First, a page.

Figure skater may not medal, but she wins hearts
Three forces of nature blew into the area late last week.
Rain, snow and Mirai Nagasu.
The weather wiped out the entire first weekend of alpine skiing at Whistler, forcing postponements of the men’s downhill and women’s super combined.
Nagasu filled some of the entertainment gap with the mix of witticisms, wisdom, wacky observations about herself and her experiences, and the often self-critical honesty that already have made her a one-woman media show.
Saturday, at a news conference for the two U.S. entrants in women’s figure skating, the 16-year-old Nagasu once again left her audience to marvel at her no-words-barred approach.
Anything that crosses her mind, she says, often in stream-of-consciousness ramblings.
The candor can get her in deep, as it did three weeks ago with her explanation for why she was so looking forward to the swag that would be hers for having made the Olympic team by finishing second at the U.S. Championships.
“I guess I can be stereotypical and say that Asians are very cheap,” said Nagasu, a Japanese American.
When the subject came up again Saturday in a question about what she had received, Nagasu said an Asian American friend who is “very Americanized” had scolded her about the comment.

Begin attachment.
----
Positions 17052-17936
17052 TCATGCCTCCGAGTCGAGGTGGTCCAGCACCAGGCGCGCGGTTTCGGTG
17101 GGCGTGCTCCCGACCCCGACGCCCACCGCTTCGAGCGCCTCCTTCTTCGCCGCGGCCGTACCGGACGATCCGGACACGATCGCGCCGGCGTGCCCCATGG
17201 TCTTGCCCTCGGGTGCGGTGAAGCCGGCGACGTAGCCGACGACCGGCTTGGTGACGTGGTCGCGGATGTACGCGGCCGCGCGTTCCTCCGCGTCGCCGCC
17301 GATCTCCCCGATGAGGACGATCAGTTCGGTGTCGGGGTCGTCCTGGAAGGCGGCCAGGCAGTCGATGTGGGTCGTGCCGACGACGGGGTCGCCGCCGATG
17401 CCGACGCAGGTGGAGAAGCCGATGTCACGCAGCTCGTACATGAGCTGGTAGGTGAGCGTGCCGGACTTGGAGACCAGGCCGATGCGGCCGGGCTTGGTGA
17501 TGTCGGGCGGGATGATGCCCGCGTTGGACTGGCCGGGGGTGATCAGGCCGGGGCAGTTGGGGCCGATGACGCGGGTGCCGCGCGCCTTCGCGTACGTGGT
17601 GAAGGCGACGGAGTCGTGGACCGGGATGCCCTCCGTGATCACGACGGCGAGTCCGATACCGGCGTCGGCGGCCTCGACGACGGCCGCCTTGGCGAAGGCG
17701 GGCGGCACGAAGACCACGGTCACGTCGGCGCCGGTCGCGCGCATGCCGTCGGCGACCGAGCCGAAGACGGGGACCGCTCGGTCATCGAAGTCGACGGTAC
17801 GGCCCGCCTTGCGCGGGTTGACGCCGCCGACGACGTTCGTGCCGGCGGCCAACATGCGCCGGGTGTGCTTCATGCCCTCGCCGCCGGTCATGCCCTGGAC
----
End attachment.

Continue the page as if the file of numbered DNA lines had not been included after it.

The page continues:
“But I’ve already said what’s been said,” Nagasu continued, then explained how she regretted having arrived only Thursday because a lot of her sizes no longer were available in the clothing provided by the U.S. Olympic team.
And so it went, with Nagasu deadpanning that the change she has made in her free skate routine since nationals was to add a quadruple jump, then following it with a perfectly timed, “Just kidding.”
It might take such a rare athletic feat -- only one woman, Japan’s Miki Ando, has landed a quad in competition -- to contend with the overwhelming favorite, Kim Yuna of South Korea. Nagasu, as usual, had an interesting take on Kim’s position.
“Being the heavy favorite is not always the good thing,” Nagasu said. “It’s the Olympics, so the whole world is watching.
“Hopefully, I will be able to just stand next to Yuna, and while she is carrying the weight of the world on her shoulders, I will just be holding it up with a finger.”
Although Nagasu’s chances for a medal here are minimal, especially with judges inclined to downgrade some of her jumps for incomplete rotations, she is on the way to becoming a star in two countries.
Panasonic, a Japanese company and global Olympic sponsor, signed her to an endorsement deal after nationals. That provided her with more swag -- still and video cameras and a High Definition 3D home theater system -- and enough money to allow her parents to close their 28-seat sushi restaurant in Arcadia and travel to Vancouver for the women’s competition next week.
Nagasu will go back to Los Angeles on Sunday because there is little practice ice available here for the women until the end of this week. She returns to Vancouver on Friday.
Even though she will be spending relatively little time in the Olympic Village, Nagasu still is envious of U.S. ice dancer Tanith Belbin, who is sharing a two-bedroom, two-bathroom suite with men’s skater and fashionista Johnny Weir.
“I wish I could room with Johnny and get tips on makeup and styling,” she said.
Nagasu already has a style all her own.
Go beyond the scoreboard
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